For over 40 years, the humble green alga Chlamydomonas reinhardtii
has carried the banner of flagellar biology. Chlamydomonas
possesses a wealth of flagellar mutants, which have greatly informed our understanding of these organelles. The cell's two flagella (identical to cilia in every way but their name) are readily purified for biochemical studies (King, 1995
) and are amenable to numerous experimental perturbations, including regeneration after amputation (Rosenbaum et al., 1969
; Lefebvre, 1995
). However, one of this little alga's greatest contributions to flagellar biology was the discovery and characterization of intraflagellar transport (IFT).
IFT is indispensable for the assembly and maintenance of eukaryotic flagella. The only way for axonemal precursors to reach the site of flagellar assembly at the flagellar tip is to be carried there by large IFT particles, powered by the anterograde motor heterotrimeric kinesin-2. At the tip, IFT particles are remodeled and loaded with axonemal turnover products for their return trip to the cell body, driven by the retrograde motor cytoplasmic dynein-1b. The IFT machinery is highly evolutionarily conserved and many Chlamydomonas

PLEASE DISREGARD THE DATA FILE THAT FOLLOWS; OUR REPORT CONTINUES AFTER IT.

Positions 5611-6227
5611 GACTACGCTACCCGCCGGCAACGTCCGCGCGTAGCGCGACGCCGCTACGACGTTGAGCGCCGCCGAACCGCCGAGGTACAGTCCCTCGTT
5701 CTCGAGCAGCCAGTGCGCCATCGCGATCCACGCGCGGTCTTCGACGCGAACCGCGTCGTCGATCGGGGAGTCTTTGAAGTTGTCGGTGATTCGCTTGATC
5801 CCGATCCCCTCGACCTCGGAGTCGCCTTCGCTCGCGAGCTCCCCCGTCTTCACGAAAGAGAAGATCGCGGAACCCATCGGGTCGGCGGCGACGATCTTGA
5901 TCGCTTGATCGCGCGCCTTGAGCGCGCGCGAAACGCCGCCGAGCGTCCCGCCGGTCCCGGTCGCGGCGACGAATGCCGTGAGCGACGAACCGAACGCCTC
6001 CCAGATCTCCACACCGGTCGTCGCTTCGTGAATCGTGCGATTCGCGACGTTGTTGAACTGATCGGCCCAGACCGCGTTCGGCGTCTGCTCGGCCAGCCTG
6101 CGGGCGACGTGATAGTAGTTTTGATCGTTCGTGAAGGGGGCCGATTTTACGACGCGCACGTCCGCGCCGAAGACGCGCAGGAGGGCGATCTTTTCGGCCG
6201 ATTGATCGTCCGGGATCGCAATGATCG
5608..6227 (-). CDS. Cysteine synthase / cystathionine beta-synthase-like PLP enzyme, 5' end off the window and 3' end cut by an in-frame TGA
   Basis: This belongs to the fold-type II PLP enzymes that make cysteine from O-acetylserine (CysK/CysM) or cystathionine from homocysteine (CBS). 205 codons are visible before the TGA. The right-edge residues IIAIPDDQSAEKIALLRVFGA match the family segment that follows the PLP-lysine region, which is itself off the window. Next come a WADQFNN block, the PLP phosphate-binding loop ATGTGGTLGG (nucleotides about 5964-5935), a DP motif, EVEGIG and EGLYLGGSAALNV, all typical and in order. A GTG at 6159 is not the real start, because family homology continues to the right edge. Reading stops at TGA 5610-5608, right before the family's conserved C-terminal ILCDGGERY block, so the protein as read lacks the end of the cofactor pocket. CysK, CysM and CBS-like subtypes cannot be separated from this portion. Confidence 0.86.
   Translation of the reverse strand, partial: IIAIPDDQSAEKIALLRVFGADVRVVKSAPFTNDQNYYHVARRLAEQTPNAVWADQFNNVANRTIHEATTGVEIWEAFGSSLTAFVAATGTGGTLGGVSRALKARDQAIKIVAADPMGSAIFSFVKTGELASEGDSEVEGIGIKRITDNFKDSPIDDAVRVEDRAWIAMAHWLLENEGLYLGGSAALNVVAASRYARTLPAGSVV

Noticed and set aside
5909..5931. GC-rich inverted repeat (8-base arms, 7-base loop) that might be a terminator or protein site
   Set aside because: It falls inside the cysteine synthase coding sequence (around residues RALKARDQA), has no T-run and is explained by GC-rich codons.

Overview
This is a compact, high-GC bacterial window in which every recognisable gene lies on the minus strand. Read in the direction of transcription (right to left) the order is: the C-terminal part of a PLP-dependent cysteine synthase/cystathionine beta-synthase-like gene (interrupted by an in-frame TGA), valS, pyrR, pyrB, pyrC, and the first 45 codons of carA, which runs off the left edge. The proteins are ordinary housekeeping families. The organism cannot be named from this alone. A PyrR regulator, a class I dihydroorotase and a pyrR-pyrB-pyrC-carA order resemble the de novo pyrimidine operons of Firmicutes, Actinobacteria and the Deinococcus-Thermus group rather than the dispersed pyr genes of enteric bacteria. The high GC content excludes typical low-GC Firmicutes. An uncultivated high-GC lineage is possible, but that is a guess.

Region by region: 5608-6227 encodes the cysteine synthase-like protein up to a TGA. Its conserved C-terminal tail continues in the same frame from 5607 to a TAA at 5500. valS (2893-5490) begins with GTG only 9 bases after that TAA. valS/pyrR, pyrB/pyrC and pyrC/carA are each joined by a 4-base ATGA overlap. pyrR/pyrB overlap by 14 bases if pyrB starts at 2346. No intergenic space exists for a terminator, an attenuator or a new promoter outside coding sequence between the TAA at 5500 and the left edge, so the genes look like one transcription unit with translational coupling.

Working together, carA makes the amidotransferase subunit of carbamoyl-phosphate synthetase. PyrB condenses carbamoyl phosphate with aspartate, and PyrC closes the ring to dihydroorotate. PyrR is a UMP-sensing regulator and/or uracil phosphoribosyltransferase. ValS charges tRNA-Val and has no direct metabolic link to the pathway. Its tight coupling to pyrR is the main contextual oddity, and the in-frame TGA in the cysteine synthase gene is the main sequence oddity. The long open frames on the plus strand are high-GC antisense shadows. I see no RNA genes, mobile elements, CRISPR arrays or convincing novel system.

genes that encode IFT proteins are homologous to human disease genes (Pazour et al., 2000
IFT is a live-cell microscopy-defined phenomenon. Though IFT particles (originally dubbed “rafts”) had been observed in electron micrographs for decades, their function was not understood until IFT was visualized by DIC microscopy (Kozminski et al., 1993
). Subsequent biochemisty studies have revealed much about the composition (Piperno and Mead, 1997
; Cole et al., 1998
) of IFT particles, as well as their interactions with specific axonemal precursors (Qin et al., 2004
; Hou et al., 2007
). In addition, cryo-electron tomography studies have produced insights into the modular 3D architecture of IFT particles (Pigino et al., 2007
). However, since IFT is a description of the movement of proteins, live-cell microscopy remains an invaluable technique for understanding this important cellular behavior. In this paper, we briefly review the history of transmitted light and fluorescence microscopy in Chlamydomonas
and then detail the promising new application of TIRF microscopy to studying IFT and other dynamic flagellar processes.